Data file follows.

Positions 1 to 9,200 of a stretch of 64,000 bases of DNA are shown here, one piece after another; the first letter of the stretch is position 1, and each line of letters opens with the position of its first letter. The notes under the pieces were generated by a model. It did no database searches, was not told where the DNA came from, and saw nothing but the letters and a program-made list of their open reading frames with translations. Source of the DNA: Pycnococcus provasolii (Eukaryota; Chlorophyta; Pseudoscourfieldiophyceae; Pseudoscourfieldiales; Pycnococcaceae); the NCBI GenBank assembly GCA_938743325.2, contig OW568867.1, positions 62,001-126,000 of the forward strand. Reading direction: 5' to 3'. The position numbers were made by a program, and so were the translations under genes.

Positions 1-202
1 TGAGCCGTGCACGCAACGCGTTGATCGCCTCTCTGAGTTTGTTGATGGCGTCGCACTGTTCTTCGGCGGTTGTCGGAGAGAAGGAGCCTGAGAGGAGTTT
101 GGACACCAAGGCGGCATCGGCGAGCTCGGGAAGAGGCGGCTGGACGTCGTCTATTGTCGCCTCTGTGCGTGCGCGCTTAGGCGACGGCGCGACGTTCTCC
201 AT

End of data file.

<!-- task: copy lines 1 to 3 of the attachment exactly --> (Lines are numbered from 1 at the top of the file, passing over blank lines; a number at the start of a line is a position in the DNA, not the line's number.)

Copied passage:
Positions 1 to 9,200 of a stretch of 64,000 bases of DNA are shown here, one piece after another; the first letter of the stretch is position 1, and each line of letters opens with the position of its first letter. The notes under the pieces were generated by a model. It did no database searches, was not told where the DNA came from, and saw nothing but the letters and a program-made list of their open reading frames with translations. Source of the DNA: Pycnococcus provasolii (Eukaryota; Chlorophyta; Pseudoscourfieldiophyceae; Pseudoscourfieldiales; Pycnococcaceae); the NCBI GenBank assembly GCA_938743325.2, contig OW568867.1, positions 62,001-126,000 of the forward strand. Reading direction: 5' to 3'. The position numbers were made by a program, and so were the translations under genes.

Positions 1-202
1 TGAGCCGTGCACGCAACGCGTTGATCGCCTCTCTGAGTTTGTTGATGGCGTCGCACTGTTCTTCGGCGGTTGTCGGAGAGAAGGAGCCTGAGAGGAGTTT